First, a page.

Bay Journal

No matter where it goes, house sparrow makes itself at home

  • By Michael Burke on April 30, 2012
House sparrows are native to Eurasia and northern Africa. Because of introductions and their affinity for humans, they are found on every continent except Antarctica.  (Dr. Thomas G. Barnes / U.S. Fish & Wildlife Service) More than 5,000 studies have used the hardy, abundant house sparrow as subjects.  (Photo by Dr. Thomas G. Barnes / U.S. Fish & Wildlife Service)

The little scavengers were scattered about, hopping from a bread crumb to a piece of discarded paper and then flitting off a few feet away. The constant movement was punctuated with a monotonous refrain of "cheep."

The birding was less than ideal, but then again, we were at a food court inside an airport. This wouldn't be mistaken for prime birding habitat. Yet the birds were there and not looking a bit out of place.

The sparrows were about 5.5 to 6.5 inches long with heavy bills. The females were a muted mix of browns and blacks, with a liberal dose of gray and a bit of rusty brown. They have a poorly defined eye stripe, and their bills were a dull yellow. The males worked from the same palette, but the result was much more richly rendered.

A male who was picking away at a crumb from a hamburger bun had a gray cap with a bold black throat patch and contrasting white cheeks. His black mask extended outward from his black, conical bill. A reddish-brown streak extended from behind his eye and grew into a nape of the same color. His wings were a mixed pattern of black, brown, gray, russet and white. The breast and belly were white. In every particular, the colors on the male were brighter than the corresponding ones on the female.

House sparrows (Passer domesticus) are ubiquitous birds in the lower 48 United States. The birds can be found everywhere in the Western Hemisphere except Alaska and northernmost Canada or the Andes and Amazon basin. Travelers can spot house sparrows at every temperate location, from Toronto to Tierra del Fuego.

The extraordinary range of the birds in the Western Hemisphere is all the more remarkable because the birds were unknown here just a century and a half ago.

It was a different world in the 1850s. Every educated person could be expected to recite long passages from the classics and the Bible. Traveling theatrical troupes were popular. One avid fan decided to introduce into North America every species of bird mentioned in Shakespeare's plays. Thus, the lowly sparrow was transported across the Atlantic and released in New York City's Central Park in 1851. Although minor introductions followed, the vast majority of house sparrows in the Americas descended from those Central Park birds.

House sparrows are native to Eurasia and northern Africa. Because of introductions and their affinity for humans, the birds now exist on every continent except Antarctica.

These Old World sparrows live where people live; and we live nearly everywhere. They are more likely to be seen flying out from behind a store's sign than in a forest. They seem to prefer artificial nest sites like traffic lights and building overhangs. If twigs aren't available for nest building, a discarded piece of string and strip of plastic will suffice.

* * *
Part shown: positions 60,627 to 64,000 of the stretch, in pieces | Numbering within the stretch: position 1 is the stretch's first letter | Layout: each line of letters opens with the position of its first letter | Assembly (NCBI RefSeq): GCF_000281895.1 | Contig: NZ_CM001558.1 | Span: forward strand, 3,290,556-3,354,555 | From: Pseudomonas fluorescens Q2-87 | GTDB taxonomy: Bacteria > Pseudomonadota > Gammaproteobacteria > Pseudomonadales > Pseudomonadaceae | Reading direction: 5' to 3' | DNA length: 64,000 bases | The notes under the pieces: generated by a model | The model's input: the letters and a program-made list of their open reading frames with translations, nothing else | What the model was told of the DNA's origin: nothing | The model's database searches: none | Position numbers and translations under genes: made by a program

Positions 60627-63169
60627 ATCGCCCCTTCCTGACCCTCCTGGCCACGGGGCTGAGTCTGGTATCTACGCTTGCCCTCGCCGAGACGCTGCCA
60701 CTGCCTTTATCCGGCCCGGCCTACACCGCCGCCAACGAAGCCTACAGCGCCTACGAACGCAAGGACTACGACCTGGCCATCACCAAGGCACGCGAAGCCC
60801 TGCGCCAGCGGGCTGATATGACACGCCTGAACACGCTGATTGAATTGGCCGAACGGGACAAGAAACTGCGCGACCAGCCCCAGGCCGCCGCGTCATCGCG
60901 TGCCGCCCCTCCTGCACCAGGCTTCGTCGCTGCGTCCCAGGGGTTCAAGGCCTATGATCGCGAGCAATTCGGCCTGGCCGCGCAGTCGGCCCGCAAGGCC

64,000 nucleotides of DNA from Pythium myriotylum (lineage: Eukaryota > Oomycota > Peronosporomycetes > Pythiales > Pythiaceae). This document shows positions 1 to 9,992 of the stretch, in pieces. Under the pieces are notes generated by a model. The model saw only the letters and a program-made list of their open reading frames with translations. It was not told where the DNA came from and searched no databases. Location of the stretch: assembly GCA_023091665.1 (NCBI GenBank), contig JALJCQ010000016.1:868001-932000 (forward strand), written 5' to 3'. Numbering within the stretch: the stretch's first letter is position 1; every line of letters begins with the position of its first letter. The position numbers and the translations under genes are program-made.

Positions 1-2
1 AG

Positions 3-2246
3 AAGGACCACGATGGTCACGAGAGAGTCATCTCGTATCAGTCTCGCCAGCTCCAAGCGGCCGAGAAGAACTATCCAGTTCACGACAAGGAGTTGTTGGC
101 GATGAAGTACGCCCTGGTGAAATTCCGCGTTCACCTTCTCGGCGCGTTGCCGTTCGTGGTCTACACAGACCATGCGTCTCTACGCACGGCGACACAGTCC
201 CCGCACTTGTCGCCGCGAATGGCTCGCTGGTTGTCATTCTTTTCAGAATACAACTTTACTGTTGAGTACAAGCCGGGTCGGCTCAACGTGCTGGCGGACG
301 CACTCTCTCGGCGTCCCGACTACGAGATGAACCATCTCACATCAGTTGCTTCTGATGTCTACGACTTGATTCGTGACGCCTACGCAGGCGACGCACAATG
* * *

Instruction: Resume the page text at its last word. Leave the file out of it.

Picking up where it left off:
It takes only a month from the laying of the eggs to fledging, facilitating multiple broods of four to five birds annually.

Although they are everywhere, house sparrows are not among the species most people can recognize. The birds lack the arresting color of a blue jay or cardinal, and they don't have the pleasing song of a springtime robin.

Pigeons, with their dominant size, demand recognition. Sparrows are more plentiful, but they weigh just an ounce. They are easy to overlook.

Many birders dislike house sparrows because they displace native species. They defend their nest aggressively and are equally assertive in competing for food. House sparrows aren't picky about their diet, eating both seeds and insects. And, as was evident as I looked on, they were also willing to gobble down the stray french fry or burger bun.

A bird that will eat a varied diet and isn't choosy about shelter is well-suited for adaptation. Functional flexibility and rapid reproduction rates have accelerated its evolutionary development. In just 150 years, distinct subpopulations have evolved. The birds of the cool, rainy Pacific Northwest are plump and dark. Their counterparts in the desert Southwest are slimmer and more sandy-colored.

Not surprisingly, house sparrows are a favorite with researchers. More than 5,000 studies have used these hardy, abundant birds as subjects.

Here at the airport food court, people were midway through their personal journeys. Their final destination may have been a distant continent or a subdivision nestled somewhere in Chesapeake country. Either way, house sparrows almost assuredly awaited them.

The house sparrows go where they can and make whatever life they can manage. In this, they seem very much like humans, always expanding their range and always aggressively seeking whatever resources they can consume or otherwise use. The birds are simply following biological imperatives.

I looked around at my fellow travelers and wondered, are we ultimately that different?

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About Michael Burke

Mike Burke is an amateur naturalist who lives in Cheverly, MD.

Read more articles by Michael Burke

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